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Coconut jam
Coconut jam.jpg
A Pandan flavour coconut jam
Alternative names
Srikaya, kaya
Place of origin
Malaysia
Main ingredients
Coconut, sugar, eggs
Cookbook:Coconut jam  Coconut jam

Kaya, Serikaya or Srikaya (Malay: kaya; Indonesian: seri kaya; Tagalog: matamís sa báo, matamís na báo, or kalamay-hatì; Hokkien: 咖吔 ka-ia) is wildly popular in Southeast Asia, mainly in Malaysia and Singapore. It is a food spread, a fruit curd made from a base of coconut milk, eggs and sugar. The word kaya means rich in the Malay language and hence represents the texture of this popular food.

Malaysia, Indonesia and Singapore[edit]

A close-up to Kaya.

Kaya, also called Srikaya or coconut egg jam, is a sweet creamy coconut spread made from coconut milk (also known as santan), duck or chicken eggs which are flavored by pandan leaf and sweetened with sugar. The colour varies depending on the colour of the egg yolks, the amount of pandan and extent of caramelisation of the sugar. As a popular local spread, kaya is typically spread on toast to make kaya toast and eaten in the morning[1] but is enjoyed throughout the day.

Different varieties available include nyonya kaya,[2] which is a lighter green colour, and Hainanese kaya, which is a darker brown and uses caramalised sugar,[3] and is often further sweetened with honey.

Kaya is used as a topping for several desserts including pulut taitai or pulut tekan, a dessert of sweet glutinous rice coloured blue with butterfly pea flowers (bunga telang), and pulut seri muka, a similar dessert but coloured green with pandan leaves. It is also used with glutinous rice to make kuih seri kaya.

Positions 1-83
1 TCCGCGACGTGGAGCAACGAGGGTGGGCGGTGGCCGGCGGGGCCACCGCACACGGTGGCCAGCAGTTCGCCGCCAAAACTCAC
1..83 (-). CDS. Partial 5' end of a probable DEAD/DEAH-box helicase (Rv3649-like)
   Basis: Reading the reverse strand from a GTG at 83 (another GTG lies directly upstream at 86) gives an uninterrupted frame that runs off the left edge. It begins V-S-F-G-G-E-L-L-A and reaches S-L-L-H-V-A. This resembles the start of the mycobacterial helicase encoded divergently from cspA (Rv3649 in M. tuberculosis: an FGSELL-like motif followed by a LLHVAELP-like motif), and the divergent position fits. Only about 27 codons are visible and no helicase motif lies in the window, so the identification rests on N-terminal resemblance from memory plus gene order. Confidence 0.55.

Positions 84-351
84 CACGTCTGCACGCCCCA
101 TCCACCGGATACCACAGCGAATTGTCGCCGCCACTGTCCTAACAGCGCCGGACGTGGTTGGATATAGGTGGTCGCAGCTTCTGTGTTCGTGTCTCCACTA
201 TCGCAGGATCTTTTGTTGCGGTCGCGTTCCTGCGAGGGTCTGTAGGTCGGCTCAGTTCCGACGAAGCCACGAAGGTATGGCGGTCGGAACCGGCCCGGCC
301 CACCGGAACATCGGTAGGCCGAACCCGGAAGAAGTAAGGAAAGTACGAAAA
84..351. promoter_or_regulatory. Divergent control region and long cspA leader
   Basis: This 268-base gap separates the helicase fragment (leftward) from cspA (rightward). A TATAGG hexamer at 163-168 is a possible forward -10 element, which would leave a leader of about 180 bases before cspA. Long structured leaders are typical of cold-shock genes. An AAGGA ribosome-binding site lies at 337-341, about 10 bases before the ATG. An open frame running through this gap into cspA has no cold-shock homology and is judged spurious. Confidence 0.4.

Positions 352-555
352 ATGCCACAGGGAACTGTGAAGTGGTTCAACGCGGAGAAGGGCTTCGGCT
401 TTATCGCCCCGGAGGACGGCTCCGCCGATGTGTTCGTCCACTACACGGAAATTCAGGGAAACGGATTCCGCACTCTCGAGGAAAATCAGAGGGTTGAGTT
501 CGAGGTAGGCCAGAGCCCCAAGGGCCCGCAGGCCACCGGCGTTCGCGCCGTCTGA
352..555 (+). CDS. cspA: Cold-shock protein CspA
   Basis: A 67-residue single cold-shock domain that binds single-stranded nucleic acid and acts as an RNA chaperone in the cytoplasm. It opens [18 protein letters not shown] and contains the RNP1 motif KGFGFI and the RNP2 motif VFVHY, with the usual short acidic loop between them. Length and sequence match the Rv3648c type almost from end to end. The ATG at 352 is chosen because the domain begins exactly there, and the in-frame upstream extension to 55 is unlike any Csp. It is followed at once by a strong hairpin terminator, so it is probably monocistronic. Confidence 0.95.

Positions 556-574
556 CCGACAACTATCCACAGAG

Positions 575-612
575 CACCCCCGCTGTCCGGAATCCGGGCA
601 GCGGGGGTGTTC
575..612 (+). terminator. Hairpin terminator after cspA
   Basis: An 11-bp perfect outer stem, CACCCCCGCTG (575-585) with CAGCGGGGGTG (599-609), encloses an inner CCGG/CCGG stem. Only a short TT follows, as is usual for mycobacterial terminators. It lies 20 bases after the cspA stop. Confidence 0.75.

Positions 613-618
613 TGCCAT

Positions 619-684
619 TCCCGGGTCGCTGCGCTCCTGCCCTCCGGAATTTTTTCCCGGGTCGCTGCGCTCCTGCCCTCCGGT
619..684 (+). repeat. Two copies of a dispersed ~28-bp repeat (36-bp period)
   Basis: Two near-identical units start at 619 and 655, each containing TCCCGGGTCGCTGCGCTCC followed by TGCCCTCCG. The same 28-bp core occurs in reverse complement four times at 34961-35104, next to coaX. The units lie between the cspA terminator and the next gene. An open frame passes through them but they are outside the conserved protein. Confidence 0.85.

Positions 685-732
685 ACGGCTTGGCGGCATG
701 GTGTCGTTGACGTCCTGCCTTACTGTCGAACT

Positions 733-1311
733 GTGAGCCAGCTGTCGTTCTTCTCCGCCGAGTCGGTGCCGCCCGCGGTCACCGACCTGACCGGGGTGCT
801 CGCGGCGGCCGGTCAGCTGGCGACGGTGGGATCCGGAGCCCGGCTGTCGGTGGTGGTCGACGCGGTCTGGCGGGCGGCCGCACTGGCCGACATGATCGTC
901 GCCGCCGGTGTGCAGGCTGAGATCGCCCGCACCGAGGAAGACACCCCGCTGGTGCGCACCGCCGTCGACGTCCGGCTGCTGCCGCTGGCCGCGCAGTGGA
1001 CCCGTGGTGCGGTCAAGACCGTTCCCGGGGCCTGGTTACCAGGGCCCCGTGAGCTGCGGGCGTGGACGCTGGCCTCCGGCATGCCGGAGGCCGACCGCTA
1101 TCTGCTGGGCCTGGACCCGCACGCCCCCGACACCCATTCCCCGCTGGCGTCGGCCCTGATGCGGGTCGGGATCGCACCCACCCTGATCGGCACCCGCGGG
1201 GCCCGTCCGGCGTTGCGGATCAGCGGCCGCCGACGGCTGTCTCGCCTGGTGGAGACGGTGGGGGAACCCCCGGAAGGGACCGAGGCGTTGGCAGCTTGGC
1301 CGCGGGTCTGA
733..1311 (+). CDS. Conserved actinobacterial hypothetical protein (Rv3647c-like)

Philippines[edit]

Philippine coconut jam is made from coconut cream (the first and second press of grated coconut meat) and cane sugar extract or molasses (treacle). It is often eaten on toast or pandesal and is used to make kalamay.

Thailand[edit]

Main article: Coconut custard

Sangkhaya (Thai: สังขยา, pronounced [sǎŋkʰàjǎː]) is a similar concoction but it has a less sticky and more custard-like texture. It is sometimes called "coconut custard" in English and is used to make sangkhaya fakthong (สังขยาฟักทอง,  [sǎŋkʰàjǎː fáktʰɔ̄ːŋ]; sangkhaya maryu in Lao), sangkhaya pumpkin or custard pumpkin, khao niao sangkhaya (ข้าวเหนียวสังขยา,  [kʰâːw nǐaw sǎŋkʰàjǎː]), glutinous rice with sangkhaya, and sangkhaya maphrao (สังขยามะพร้าว,  [sǎŋkʰàjǎː māpʰráːw]), sangkhaya served in a coconut.

See also[edit]

References[edit]

External links[edit]



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